Disney's Dixie Landings Resort opened on February 2, 1992. All the buildings built at this prosperous river hub remained intact and were used as the hotel's main facilities. Even the old fishing hole is stocked for Guests to try their luck.

Imagineers wanted a very large, old oak tree for the recreation area's swimming pool. They finally found one more than one hundred years old, located twelve miles away. No problem for Disney engineers and horticulture experts to move it. A special cypress box 22 feet square was built to hold the tree's immense and delicate root system. The tree-moving team slowly unearthed the tree, keeping it hooked to cranes above. The 85-ton oak was then lifted onto a flatbed tractor trailer and moved at a cautious speed of four miles per hour. It took three days to reach the resort, and because of its height and branch span, 108 light poles and six traffic signals had to be moved out of its path. This resort is also connected by water taxi and can transport Guests up the lazy river to the Disney Village Marketplace and Pleasure Island.

The Bonnet Creek Golf Courses opened in 1992. The two championship courses, Eagle Pines and Osprey Ridge, were designed by noted course architects Pete Dye and Tom Fazio. The courses took two years to construct around the natural woodlands near Disney's Fort Wilderness Resort and Campground.

Also in 1992, the 28,000-square-foot Materials Recovery Facility opened its doors near the tree farm. The facility separates and processes many materials, such as office paper, cardboard, aluminum cans, and steel. Separated materials are bought by vendors, used as compost, or taken to landfills.

A new sports tradition at the Walt Disney World Resort began on the cold January morning of the 16th, 1994. Approximately 8,200 runners from around the world lined up for the first annual Walt Disney World Marathon. Regular Cast Member and Guest pathways were blocked or detoured to form an ingenious and captivating course. The 26.2-mile route ran along normal and backstage roads, past several resorts, and literally through all three theme parks. Now the marathon course includes music played in selected areas, light shows, bands, and of course, waving Disney characters and Cast along the route to keep participants alert and motivated.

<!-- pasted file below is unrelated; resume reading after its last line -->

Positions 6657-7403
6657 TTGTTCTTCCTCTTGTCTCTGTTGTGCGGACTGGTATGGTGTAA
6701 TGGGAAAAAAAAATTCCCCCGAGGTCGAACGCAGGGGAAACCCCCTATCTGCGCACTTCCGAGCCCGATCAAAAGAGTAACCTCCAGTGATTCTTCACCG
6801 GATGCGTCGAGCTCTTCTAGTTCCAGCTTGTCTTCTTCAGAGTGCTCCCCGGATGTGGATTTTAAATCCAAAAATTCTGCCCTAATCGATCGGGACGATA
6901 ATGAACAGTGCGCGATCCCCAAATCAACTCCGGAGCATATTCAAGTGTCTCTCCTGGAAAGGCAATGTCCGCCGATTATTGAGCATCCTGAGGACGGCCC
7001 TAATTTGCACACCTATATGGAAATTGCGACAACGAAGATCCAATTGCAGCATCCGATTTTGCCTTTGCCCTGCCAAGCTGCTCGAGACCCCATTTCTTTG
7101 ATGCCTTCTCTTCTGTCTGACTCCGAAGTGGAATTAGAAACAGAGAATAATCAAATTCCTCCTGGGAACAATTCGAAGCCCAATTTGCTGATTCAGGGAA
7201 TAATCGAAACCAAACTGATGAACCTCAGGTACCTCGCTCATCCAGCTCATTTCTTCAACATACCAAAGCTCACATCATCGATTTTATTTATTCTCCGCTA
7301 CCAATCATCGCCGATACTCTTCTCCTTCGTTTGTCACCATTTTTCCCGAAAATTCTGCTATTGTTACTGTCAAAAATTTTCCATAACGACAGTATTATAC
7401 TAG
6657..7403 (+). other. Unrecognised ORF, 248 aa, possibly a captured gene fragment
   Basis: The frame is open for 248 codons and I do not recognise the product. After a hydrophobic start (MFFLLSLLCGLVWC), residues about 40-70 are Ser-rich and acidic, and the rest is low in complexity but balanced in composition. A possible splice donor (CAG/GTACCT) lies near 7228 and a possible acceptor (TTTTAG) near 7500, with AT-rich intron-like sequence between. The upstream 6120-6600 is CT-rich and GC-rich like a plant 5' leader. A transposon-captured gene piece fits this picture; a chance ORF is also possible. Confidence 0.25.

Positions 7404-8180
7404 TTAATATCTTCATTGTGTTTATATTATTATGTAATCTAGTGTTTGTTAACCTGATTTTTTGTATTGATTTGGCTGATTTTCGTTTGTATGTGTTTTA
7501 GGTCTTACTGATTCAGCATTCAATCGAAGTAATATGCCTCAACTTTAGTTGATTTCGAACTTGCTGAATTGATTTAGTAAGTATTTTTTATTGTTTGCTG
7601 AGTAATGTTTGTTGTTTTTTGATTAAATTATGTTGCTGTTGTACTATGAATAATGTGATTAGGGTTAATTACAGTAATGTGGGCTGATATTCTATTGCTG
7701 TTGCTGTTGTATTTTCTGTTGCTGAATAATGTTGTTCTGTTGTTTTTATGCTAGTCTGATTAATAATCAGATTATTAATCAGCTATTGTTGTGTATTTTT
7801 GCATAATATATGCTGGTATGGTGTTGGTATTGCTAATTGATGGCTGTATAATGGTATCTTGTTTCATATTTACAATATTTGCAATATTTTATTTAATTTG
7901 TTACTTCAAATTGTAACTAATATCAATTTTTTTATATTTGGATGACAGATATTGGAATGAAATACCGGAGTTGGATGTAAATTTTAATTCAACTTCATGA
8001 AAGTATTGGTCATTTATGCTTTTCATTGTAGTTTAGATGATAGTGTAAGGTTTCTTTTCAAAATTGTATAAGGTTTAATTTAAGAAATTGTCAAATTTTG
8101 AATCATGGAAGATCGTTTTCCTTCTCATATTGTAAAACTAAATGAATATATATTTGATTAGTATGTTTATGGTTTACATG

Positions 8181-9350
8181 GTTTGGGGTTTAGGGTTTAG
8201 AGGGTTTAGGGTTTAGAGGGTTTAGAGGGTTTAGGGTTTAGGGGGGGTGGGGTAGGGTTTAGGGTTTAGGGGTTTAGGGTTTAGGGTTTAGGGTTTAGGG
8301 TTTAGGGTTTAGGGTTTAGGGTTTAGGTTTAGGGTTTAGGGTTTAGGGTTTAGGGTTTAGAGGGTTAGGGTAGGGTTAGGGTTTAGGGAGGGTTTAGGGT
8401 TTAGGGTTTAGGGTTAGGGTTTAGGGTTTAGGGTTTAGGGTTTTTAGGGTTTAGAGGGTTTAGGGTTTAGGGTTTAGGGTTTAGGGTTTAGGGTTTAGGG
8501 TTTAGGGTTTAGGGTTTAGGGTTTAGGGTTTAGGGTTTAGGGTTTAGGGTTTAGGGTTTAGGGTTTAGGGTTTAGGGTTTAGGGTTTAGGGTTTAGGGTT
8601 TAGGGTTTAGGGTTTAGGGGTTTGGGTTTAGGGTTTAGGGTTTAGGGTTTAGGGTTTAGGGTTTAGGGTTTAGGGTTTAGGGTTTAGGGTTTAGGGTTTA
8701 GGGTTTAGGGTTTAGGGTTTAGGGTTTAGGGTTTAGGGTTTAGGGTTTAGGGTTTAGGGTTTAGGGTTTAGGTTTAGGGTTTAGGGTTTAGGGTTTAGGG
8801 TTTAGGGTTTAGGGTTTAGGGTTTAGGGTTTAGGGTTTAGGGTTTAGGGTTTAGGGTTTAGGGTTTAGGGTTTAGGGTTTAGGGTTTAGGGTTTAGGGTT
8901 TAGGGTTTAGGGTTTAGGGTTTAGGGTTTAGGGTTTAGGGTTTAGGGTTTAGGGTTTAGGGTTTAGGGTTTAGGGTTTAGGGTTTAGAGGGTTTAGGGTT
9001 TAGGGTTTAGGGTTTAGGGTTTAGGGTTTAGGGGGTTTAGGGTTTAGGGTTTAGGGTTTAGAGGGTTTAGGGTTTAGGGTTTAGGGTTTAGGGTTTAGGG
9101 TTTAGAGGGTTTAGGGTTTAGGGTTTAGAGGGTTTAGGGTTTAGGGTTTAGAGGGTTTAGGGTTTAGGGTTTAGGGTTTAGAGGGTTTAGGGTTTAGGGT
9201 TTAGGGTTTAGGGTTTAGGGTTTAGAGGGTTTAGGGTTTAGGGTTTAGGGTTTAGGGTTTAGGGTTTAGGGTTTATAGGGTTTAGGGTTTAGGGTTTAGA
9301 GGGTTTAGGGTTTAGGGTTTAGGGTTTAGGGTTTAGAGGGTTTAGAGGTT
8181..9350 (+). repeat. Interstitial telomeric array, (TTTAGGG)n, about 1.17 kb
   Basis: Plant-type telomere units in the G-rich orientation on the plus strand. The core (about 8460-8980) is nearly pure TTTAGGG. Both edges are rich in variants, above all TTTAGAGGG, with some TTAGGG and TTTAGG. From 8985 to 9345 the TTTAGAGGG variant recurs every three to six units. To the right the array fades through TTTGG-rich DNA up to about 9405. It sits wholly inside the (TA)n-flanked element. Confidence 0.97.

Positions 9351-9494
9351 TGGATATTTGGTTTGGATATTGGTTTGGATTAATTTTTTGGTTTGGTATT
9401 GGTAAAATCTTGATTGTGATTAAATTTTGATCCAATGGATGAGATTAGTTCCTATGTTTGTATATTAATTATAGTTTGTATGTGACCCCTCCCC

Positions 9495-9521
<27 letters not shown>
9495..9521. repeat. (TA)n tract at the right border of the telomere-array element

The success of this marathon also paved the way for a whole new venue for the Resort. Within three years, more sports events would be coming to property, and a full-scale facility would be built.

Once again, to fill the need of moderately priced resorts, a unique concept was brought to life. This time, it would feature an innovative salute to two of America's popular entertainment themes. With rooms comparable to Disney's Caribbean Beach, Port Orleans, and Dixie Landings Resorts, Disney's All-Star Sports and Music Resorts would be surrounded by larger-than-life icons familiar with each genre.

Disney's All-Star Sports Resort opened in May 1994. Each building section features a specific section. Touchdown! has giant footballs and team helmets, with large Xs and Os lined up on a football field for the hotel courtyard. The Home Run Hotel pays tribute to baseball, with towering bats and drink cups. The Hoops Hotel theme features basketball goals, whistles, and megaphones. Center Court has a tennis theme, with referee chairs and tennis ball cans. Finally, Surf's Up! features gigantic surfboards and shark fins. Along the top of each building are cutouts of spectator heads, as if a crowd were watching the games below.

The All-Star Music Resort, which opened in November 1994, has five themed areas. Calypso features giant maracas and conga drums. Jazz Inn has saxophones and spotlights. Juke boxes and guitars represent the Rock Inn, and cowboy boots are the predominant theme for Country Fair. Finally, Broadway Hotel is highlighted with top hats and ticket booths. The pools at the music resort are shaped like a guitar and a piano.

After twenty-four years of sitting on the drawing boards, the Fort Wilderness resort hotel finally made its debut as Disney's Wilderness Lodge. The early designs of this fort are strikingly similar to the current resort: a large, rustic fort with timber walls.

Disney's Wilderness Lodge is themed after the national park lodges of the Northwest, such as Yosemite and Yellowstone, circa 1860-70. The spirit of the West is captured in many designs, paintings, and artifacts of Native American culture decorating the resort. Totem poles with carved deer, buffalo, and other animals rise majestically toward the seven-story ceiling in the lobby. Some of the tribes represented here are the Blackfoot, the Cheyenne, the Crow, and the Sioux. There are also many maps and paintings of Western explorers advancing into the wilderness.